Ten years on, KiwiSaver has become a household name. This milestone is an opportune time to reflect on its success and, as New Zealand’s largest provider, ANZ Investments wants to ensure KiwiSaver remains a successful vehicle to help New Zealanders save for retirement. So we teamed up with UMR Research to survey 1,000 people on their views.
Results are in and here’s what our respondents would like to see.
The great news is that two thirds of respondents are already KiwiSaver members, but what can we do to convince the rest to sign up? The industry is discussing the possibility of making membership compulsory and ANZ strongly supports this. When we put it to the people, 60% agreed with 88% of this group also pushing for compulsory contributions for those earning a wage.
With some of the lowest saving rates in the world, we know New Zealanders need to get better at saving for retirement – but for many of us, this is not an easy task.
Knowing how much you’ll need in retirement can be difficult, and 65% of respondents confirmed this by telling us they hadn’t worked out how much they would have saved by the time they retire. So it’s perhaps no surprise that 55% of respondents thought it should be compulsory for KiwiSaver providers to give members free ‘financial health checks’ to help keep them on track. Even more people (62%) want their KiwiSaver providers to give them advice on the best way to withdraw their KiwiSaver savings to ensure these last throughout retirement.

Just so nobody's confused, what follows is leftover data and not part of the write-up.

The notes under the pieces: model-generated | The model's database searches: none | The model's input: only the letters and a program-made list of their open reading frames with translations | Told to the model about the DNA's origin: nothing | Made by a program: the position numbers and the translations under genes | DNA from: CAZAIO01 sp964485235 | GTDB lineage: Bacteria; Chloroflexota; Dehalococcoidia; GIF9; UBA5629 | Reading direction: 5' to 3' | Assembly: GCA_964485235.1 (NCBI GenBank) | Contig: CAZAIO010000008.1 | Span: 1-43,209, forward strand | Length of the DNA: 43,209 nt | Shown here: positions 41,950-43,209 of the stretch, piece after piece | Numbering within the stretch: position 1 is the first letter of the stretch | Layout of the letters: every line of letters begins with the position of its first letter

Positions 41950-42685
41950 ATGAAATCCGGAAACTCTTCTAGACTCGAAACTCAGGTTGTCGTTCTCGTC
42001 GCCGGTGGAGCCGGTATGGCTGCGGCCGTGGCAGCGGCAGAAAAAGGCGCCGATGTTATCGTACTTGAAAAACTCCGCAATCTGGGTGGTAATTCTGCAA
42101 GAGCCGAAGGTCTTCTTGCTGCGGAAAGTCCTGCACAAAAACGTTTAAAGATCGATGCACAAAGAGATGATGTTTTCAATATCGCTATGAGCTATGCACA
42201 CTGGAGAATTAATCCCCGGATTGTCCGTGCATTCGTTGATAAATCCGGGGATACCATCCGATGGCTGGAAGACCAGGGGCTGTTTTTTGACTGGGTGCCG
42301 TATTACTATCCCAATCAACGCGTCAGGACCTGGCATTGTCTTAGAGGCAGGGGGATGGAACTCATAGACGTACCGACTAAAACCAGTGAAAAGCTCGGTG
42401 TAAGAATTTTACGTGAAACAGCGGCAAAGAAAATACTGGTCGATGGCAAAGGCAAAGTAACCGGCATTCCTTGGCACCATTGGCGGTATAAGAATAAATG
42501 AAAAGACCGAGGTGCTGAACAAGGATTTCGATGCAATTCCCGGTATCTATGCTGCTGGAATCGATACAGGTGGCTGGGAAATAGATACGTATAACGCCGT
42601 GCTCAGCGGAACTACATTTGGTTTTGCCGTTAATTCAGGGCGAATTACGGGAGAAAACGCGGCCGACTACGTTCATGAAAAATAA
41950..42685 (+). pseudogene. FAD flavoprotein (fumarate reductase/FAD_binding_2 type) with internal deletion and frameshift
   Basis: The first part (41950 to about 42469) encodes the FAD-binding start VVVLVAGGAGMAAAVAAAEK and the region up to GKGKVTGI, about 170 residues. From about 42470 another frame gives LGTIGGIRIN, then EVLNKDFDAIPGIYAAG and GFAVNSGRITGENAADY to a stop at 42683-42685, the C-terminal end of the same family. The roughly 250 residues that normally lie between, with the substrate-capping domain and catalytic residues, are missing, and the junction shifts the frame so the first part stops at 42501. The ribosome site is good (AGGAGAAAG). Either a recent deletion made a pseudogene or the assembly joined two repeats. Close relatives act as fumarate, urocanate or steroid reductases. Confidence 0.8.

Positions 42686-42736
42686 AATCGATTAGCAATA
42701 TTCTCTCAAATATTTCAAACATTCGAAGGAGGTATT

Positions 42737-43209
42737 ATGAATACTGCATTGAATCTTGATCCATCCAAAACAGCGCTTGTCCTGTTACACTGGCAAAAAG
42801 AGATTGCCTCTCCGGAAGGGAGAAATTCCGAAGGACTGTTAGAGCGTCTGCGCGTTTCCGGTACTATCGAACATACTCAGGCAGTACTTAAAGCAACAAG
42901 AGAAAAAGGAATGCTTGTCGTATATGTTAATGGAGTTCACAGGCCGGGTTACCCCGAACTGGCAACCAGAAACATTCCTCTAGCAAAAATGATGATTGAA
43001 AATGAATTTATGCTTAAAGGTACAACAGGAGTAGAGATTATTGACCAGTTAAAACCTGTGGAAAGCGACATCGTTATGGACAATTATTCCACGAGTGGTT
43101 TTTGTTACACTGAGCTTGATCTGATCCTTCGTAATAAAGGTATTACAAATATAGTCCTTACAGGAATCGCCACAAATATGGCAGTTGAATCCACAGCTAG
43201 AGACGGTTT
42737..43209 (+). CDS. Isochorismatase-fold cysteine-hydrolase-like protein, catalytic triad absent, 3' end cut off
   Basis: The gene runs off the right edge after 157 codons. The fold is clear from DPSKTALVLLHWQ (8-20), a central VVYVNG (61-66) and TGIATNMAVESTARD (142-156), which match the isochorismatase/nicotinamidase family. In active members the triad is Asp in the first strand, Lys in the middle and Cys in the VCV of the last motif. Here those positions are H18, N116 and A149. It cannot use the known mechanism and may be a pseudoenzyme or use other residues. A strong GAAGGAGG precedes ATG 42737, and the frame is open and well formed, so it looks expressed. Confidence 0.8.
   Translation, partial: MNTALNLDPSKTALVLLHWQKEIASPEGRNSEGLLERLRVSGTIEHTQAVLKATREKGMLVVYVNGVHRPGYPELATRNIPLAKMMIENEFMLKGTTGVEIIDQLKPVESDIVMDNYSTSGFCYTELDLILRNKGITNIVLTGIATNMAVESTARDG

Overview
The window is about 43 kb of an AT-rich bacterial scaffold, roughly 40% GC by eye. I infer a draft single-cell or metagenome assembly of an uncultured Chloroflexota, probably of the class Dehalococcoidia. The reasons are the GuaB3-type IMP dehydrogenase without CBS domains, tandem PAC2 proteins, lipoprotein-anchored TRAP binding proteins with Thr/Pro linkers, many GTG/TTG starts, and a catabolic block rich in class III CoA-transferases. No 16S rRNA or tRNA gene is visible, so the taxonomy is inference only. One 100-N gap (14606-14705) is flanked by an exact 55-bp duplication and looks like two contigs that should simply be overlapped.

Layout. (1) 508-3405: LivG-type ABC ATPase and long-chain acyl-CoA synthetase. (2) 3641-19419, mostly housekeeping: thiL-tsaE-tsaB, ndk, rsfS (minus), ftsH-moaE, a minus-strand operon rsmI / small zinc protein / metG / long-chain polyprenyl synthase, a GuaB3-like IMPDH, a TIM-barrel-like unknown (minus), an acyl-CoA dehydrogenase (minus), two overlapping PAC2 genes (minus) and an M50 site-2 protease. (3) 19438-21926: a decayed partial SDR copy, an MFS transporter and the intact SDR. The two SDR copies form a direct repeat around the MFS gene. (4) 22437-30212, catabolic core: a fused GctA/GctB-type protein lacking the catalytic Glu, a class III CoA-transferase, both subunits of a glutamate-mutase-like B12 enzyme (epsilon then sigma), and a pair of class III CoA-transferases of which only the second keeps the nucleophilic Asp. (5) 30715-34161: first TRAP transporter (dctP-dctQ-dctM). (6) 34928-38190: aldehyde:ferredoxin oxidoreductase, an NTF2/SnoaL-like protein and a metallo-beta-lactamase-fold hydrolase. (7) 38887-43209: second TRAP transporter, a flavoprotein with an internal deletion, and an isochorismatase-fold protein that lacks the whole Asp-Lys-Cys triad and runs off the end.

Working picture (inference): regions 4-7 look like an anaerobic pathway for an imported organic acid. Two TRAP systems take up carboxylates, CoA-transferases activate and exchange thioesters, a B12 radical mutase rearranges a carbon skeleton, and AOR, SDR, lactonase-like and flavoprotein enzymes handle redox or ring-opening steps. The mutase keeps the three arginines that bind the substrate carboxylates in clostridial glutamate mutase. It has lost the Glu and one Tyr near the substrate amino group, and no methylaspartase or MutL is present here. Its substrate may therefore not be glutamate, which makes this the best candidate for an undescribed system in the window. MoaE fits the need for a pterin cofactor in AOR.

When it comes to starting a family, we know women are more likely to take career breaks, and as a result, 75% of them stop contributing to KiwiSaver. This can seriously dent their retirement nest-egg. To support new parents, ANZ makes employer contributions for staff on parental leave and more than half of our survey respondents, particularly those aged 35 and under, said this should be the norm for all employers .
With more 65-year-olds staying in the workforce and delaying retirement, two thirds of respondents supported the idea that companies should continue to make employer contributions for those over the age of 65. Over 40% also said this age group should be eligible for government incentives (like member tax credits), even though they’re also eligible for NZ Super.